Jan. 26 (Bloomberg) -- Former Federal Reserve Governor Kevin Warsh said the central bank’s record monetary easing may set back the U.S. economic expansion and that he’s concerned policy makers are pushing investors into riskier assets.
“Recent policy activism -- measures that go beyond a central bank’s capacity or traditional remit -- threatens to forestall recovery and harms long-term growth,” Warsh said in a speech today in Stanford, California. The former governor said he hopes the Fed’s pledge to hold rates low until at least late 2014 isn’t seen as a “guarantee” that “reacquaints consumers with bad habits.”
Warsh joined the Fed in February 2006, the same month Ben S. Bernanke became chairman, and served as one of Bernanke’s closest advisers during the financial crisis. Both policy makers were appointed by then-President George W. Bush and worked to calm markets after the September 2008 bankruptcy of Lehman Brothers Holdings Inc.
The former policy maker said he’s not “terribly comfortable with the idea of pushing consumers into riskier assets,” which is the impression left by the Fed’s decision yesterday to keep the benchmark U.S. interest rate near zero through at least late 2014. He also criticized the Fed for unveiling policy makers’ projections for the path of interest rates, and voiced doubt about the central bank’s new inflation target.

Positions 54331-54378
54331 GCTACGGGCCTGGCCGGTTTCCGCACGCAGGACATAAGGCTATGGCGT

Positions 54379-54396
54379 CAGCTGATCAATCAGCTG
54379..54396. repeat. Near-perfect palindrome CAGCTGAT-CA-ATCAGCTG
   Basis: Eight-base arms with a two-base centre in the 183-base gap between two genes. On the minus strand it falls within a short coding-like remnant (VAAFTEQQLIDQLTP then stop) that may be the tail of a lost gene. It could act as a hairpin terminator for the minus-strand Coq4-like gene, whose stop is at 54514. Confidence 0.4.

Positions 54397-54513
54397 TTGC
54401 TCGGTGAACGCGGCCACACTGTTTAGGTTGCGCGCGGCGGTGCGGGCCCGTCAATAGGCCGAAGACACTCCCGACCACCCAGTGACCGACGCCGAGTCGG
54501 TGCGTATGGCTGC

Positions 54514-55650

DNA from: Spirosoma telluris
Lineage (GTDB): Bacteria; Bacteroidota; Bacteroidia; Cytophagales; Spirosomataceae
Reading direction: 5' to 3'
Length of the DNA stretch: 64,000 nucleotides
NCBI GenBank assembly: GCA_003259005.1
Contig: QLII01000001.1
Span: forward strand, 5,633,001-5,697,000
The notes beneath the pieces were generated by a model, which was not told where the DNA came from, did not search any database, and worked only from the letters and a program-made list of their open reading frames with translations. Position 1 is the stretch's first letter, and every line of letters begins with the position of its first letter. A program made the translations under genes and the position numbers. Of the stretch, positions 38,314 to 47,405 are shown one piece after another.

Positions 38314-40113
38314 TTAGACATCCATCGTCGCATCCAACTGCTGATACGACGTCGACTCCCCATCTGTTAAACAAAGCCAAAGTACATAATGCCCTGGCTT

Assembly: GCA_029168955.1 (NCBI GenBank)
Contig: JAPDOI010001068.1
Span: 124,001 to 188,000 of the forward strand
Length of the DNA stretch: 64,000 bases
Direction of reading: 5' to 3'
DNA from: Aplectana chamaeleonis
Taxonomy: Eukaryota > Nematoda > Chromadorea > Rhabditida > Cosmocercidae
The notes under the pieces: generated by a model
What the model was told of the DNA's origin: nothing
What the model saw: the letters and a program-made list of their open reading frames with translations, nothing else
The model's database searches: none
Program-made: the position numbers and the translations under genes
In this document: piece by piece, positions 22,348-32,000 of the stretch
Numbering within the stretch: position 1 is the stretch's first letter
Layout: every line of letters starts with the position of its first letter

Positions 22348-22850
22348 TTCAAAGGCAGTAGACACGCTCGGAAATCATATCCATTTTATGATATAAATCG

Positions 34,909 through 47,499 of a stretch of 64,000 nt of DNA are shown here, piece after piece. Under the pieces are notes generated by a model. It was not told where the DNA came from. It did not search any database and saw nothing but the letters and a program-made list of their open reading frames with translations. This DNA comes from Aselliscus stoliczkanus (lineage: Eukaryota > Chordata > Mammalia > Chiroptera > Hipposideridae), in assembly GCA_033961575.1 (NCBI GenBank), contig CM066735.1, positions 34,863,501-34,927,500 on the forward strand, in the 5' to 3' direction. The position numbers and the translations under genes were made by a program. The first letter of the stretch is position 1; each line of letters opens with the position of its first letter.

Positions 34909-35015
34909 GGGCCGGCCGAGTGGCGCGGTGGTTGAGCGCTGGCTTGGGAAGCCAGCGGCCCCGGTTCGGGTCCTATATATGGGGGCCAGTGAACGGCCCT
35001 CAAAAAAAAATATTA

“It’s difficult for me to understand whether or not the Federal Reserve over the last couple of days instituted a new policy,” by possibly allowing inflation to rise above 2 percent to bring down unemployment, he said at the Stanford Institute for Economic Policy Research.
Nine of the 17 officials who participate in FOMC meetings predict borrowing costs will remain below 1 percent at the end of 2014, with six officials expecting zero rates to last into 2015, according to forecasts released yesterday.
Warsh is now a visiting fellow at Stanford University’s Hoover Institution and works as a consultant to investors. His clients include the Duquesne Family Office, which Stanley Druckenmiller created to manage his own money after closing his hedge fund, Duquesne Capital Management.
While Warsh voted for the central bank’s large-scale asset buying programs, he questioned the $600 billion in Treasury purchases announced in November of 2010. He said the purchases posed “nontrivial risks” in a speech and opinion article a few days after the Fed’s announcement.
Today, he went further and challenged the idea that new asset purchases would help the economy. “I don’t believe balance-sheet expansion at this moment passes the benefit-cost test,” Warsh said in response to audience questions.
The former Fed governor also said that while the central bank has done a “reasonable job” of holding down long-term bond yields, he would be “more comfortable” if private market participants were setting long-term interest rates.
The speech constitutes Warsh’s first public comment since he retired from the central bank in April. During his tenure as governor, he never dissented from a decision by the policy-setting Federal Open Market Committee. He said today “exceptionally accommodative monetary policy can provide important transitional support for an economy.”
Warsh was an architect of the terms the U.S. Treasury dictated to nine of the biggest U.S. banks in October 2008 in return for a $125 billion injection of government funds.
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